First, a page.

Indeed, many things appear to be going good for Chief Anyaoku, most especially his good health, loving family, and trusted friend like Chief Obasanjo whom he regards as his in-law for marrying a woman from Egba, the native land of OBJ.
What Chief Anyaoku is unhappy about is the standard of Nigerian education which, according to him, has dropped far below the standard in the past. For instance, his father, he says, had what was then called Middle Two, that is two years after the Standard Six which could be likened to Modern School.
Yet the old man had greater competence than graduates of today. “His hand writing and his English in his letters and correspondence that I read, the quality was so high and almost as good as the so called graduates.” Chief Anyaoku therefore wants Nigeria to go back to the basics, and focus greater attention on education.
And he wants the government to start by increasing the pay check of teachers. “The teaching profession should be elevated to a much higher level in the society than it is at the moment. Our teachers should be recognized and rewarded accordingly for the important job they are doing in the society.
So, the teaching profession should be recognized as an important profession and should be rewarded accordingly so that those who teach will be the crop of committed teachers. At the moment, because of the unemployment and so on, people go to teach even when they do not have dedication and commitment to teaching.
Neither do they have the skills.” He also emphasised the need to train and re-train teachers. That was the standard obtainable also during his student days in the University College, Ibadan where he bagged BA in Classics. Anyaoku recalls how the products of UCI was sought after for post graduate courses even by the universities abroad. Those years of Nigerian educational glory has passed, he says.
When he is reminded about the efforts of state governors to establish new universities and create more opportunities for the youths. The retired diplomat cautions the governors about increasing the number of universities, and failing to improve the quality of education in the existing ones.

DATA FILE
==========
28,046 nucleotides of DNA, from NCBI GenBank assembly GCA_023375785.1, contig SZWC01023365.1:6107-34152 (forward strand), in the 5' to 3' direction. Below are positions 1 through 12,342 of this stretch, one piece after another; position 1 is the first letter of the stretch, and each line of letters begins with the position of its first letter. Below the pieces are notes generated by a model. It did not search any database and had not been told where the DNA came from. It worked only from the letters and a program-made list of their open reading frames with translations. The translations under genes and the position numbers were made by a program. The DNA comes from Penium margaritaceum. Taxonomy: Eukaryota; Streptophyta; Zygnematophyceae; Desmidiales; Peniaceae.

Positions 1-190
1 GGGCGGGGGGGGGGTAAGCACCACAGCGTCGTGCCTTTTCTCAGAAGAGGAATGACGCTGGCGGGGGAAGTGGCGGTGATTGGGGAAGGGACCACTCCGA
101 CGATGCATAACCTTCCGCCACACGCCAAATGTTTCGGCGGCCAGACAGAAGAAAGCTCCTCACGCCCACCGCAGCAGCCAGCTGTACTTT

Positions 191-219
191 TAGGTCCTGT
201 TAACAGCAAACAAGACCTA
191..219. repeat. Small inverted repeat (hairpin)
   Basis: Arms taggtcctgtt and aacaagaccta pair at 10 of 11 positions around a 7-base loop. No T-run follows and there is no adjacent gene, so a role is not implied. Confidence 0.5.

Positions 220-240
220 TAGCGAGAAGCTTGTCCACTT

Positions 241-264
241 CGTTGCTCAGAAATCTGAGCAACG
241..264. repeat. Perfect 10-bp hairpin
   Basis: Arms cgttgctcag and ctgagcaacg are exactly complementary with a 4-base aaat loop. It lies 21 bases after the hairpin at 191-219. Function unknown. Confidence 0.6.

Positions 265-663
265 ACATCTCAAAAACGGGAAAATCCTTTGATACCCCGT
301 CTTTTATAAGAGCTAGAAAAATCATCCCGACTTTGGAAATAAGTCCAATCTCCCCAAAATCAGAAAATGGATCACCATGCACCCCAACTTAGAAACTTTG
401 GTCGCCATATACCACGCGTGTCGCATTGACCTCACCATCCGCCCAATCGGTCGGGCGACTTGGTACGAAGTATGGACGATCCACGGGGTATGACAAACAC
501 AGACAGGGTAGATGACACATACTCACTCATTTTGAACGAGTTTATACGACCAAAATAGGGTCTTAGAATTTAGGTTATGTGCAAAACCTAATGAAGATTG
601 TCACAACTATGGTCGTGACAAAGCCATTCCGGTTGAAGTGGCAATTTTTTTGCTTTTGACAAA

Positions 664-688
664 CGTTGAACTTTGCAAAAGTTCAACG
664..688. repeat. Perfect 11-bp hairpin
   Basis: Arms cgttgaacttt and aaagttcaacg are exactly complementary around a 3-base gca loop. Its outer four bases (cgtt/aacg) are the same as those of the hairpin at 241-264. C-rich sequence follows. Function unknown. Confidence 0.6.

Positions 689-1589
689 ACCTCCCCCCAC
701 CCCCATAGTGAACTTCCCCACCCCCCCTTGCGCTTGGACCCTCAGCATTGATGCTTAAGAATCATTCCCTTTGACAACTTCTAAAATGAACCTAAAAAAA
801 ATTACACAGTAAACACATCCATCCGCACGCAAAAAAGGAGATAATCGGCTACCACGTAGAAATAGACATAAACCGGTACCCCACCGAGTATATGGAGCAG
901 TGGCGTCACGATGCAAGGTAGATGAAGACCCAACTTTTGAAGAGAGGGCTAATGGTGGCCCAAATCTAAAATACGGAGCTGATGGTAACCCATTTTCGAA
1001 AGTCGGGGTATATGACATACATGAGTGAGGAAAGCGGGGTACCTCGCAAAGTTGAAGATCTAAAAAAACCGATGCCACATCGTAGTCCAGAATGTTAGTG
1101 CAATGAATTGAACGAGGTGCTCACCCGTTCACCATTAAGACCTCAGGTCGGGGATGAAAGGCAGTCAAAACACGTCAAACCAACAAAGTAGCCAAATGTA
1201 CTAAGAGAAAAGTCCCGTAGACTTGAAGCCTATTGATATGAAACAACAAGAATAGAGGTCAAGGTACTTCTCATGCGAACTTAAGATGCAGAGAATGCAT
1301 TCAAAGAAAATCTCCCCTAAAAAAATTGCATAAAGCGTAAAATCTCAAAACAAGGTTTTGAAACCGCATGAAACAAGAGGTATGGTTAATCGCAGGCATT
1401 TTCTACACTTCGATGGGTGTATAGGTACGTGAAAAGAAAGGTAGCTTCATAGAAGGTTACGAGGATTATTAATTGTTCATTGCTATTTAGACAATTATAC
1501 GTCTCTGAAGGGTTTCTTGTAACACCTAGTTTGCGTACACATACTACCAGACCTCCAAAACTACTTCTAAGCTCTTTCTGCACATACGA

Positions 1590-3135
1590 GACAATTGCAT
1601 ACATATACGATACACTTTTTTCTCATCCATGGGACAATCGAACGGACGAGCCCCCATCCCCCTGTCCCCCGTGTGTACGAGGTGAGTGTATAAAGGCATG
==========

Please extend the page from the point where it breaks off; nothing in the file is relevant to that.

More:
“The quality of the teachers in the universities has to be higher. I am not sure that the quality of our university teaching staff is as good as it should to be. I am not sure that every professor we have is deserving of that title.” Chief Anyaoku is on record for calling for the restructuring of our governance architecture.
He does not believe education should be the responsibility of the federal government. Rather he believes that as a federation, each federating unit should be allowed to manage education from primary to tertiary level. “I strongly hold the view that the present structure we have of 36 states is not conducive to our development and progress as a country. I think, we should go back to more viable federating units that we had in the years up to, and immediately after our independence.
In those years, that was why it was possible for somebody like Chief Obafemi Awolowo in the Western Region to formulate his policy of free primary education.
“If it was a federal government, it wouldn’t have happened! But he was able to do it because he was able to manage the resources that were generated in the Western Region, essentially from Cocoa production and so on.” The ex-scribe of the Commonwealth is optimistic that Nigeria can be great again if it restructures the governance of the education sector.
He charges the media to help those who are calling for improvement in the quality of education get the attention of the government. “The leadership should be responsible for the formulation of the education policies,” he says.